‘Baskerville,’ new Sherlock Holmes play at McCarter, is appropriately ingenious

Lucas Hall and Gregory Wooddell play Doctor Watson and Sherlock Holmes, respectively, in "Ken Ludwig’s Baskerville: A Sherlock Holmes Mystery," at the McCarter Theatre Center in Princeton through March 29.

Lucas Hall and Gregory Wooddell play Dr. Watson and Sherlock Holmes, respectively, in “Ken Ludwig’s Baskerville: A Sherlock Holmes Mystery,” at the McCarter Theatre Center in Princeton through March 29.

This Sherlock Holmes doesn’t scowl. Or, if he does, it’s only for comic effect, with a mischievous laugh soon to follow.

“Ken Ludwig’s Baskerville: A Sherlock Holmes Mystery,” which is at the McCarter Theatre Center in Princeton through March 29 (for ticket information, click here), reinterprets the famous Holmes novel, “The Hound of the Baskervilles,” as a breezy romp. Playwright Ludwig (“Lend Me a Tenor,” “Moon Over Buffalo”) has come up with a clever new twist on Holmes, and director Amanda Dehnert and five hard-working actors have brought it to vivid life.

This new play — a co-production with the Mead Center for American Theater in Washington, D.C., that premiered at the Mead earlier this year — is, in the spirit of the current Broadway hit “A Gentleman’s Guide to Love & Murder,” a dark story, cleverly and humorously told, and ingeniously staged.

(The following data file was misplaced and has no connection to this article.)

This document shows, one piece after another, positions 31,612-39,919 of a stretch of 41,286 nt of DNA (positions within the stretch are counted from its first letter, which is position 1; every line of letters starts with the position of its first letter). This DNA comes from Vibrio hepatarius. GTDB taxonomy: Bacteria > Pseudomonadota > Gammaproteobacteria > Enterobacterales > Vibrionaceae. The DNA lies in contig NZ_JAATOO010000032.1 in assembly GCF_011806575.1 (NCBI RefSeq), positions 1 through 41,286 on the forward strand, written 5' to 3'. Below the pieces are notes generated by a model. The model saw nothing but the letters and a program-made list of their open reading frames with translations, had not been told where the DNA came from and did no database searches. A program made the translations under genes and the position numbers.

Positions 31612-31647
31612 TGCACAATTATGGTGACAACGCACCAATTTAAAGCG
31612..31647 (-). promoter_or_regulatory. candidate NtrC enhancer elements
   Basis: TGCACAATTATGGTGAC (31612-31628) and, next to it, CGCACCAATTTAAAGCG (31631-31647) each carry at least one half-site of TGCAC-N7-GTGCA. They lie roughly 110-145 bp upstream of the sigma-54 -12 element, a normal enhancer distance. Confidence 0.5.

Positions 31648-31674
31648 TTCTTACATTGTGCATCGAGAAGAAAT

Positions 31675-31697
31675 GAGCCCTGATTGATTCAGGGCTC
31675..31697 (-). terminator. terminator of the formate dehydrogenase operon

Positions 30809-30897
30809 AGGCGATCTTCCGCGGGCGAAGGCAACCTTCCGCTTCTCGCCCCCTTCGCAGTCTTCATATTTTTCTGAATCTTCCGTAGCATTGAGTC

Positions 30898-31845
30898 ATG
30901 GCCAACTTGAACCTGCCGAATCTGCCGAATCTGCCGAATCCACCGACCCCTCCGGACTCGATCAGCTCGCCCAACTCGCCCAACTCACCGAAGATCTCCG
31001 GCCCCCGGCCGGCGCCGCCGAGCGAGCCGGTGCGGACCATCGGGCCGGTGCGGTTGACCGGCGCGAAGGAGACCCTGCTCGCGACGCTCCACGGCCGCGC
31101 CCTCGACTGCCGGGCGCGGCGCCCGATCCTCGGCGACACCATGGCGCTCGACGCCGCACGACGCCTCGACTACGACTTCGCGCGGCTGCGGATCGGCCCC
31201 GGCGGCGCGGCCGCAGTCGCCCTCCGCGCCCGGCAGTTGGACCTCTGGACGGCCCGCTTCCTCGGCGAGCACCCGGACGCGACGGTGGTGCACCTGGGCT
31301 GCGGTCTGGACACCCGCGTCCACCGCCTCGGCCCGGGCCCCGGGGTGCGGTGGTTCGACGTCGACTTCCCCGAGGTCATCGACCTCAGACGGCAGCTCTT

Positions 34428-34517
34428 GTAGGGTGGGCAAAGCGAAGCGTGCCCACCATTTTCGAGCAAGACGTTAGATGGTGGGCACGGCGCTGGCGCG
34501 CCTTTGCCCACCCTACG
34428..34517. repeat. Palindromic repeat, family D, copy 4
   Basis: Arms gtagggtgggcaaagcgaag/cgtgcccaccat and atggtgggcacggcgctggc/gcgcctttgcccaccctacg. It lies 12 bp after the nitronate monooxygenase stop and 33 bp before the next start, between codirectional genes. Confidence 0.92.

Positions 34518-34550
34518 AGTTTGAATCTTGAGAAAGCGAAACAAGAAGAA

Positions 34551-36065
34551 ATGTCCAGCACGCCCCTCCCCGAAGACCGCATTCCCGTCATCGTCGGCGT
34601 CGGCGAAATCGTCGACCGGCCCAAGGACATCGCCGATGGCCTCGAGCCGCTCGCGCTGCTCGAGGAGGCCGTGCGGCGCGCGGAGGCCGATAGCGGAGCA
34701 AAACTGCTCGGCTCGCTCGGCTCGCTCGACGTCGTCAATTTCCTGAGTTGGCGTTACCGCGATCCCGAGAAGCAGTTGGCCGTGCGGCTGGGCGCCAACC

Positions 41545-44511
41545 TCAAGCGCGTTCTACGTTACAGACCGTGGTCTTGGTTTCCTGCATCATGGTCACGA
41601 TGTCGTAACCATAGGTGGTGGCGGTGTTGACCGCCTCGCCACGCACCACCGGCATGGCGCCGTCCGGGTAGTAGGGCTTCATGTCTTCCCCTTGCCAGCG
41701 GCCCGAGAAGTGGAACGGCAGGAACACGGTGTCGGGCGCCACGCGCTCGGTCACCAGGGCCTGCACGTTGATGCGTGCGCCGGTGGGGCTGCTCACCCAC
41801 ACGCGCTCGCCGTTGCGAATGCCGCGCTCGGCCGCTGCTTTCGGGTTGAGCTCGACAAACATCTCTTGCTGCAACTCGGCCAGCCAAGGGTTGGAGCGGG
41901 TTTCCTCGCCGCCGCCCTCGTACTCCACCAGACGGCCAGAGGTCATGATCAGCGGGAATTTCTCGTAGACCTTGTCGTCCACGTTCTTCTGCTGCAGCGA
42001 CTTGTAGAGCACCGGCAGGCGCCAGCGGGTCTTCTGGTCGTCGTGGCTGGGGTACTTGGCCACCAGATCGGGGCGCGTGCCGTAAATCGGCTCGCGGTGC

Indeed, the most striking thing about this production is its staging. While Gregory Wooddell plays Holmes and Lucas Hall plays Dr. Watson, the three other actors (Stanley Bahorek, Michael Glenn, Jane Pfitsch) divide a few dozen parts among them. They are constantly changing costumes in seconds, offstage, or, in a few instances, right in front of your eyes. Furthermore, there are lots of short scenes in lots of different places, so there are a lot of scene changes to be made, without visible stagehands intruding on the action. A hat, or an umbrella, will come flying out of the wings and into a character’s hands, or a needed chair will roll out; flowers, or a window, will drop down from above. Steam shoots up from below when the story moves to a train station; a paper butterfly flutters around in a field.

All this creates a magical world that echoes the magical mental talents of Holmes himself. You fear it all may turn chaotic, but it never does; all the pieces, somehow, come into place smoothly.

Wooddell almost makes Holmes seem like a cocky adolescent, giddy about his ability to discern the truth when everyone else just feels confusion. Hall plays Watson more traditionally, as the stolid straight man amid a sea of wacky characters. And Stanley Bahorek, Michael Glenn and Jane Pfitsch are simply phenomenal; if you didn’t know there were just three of them beforehand, you might think it impossible for them to be playing all the parts that they do.

Each little part, by itself, might not be all that remarkable. But taken together, they add up to a small army of British eccentrics, and steal the show.

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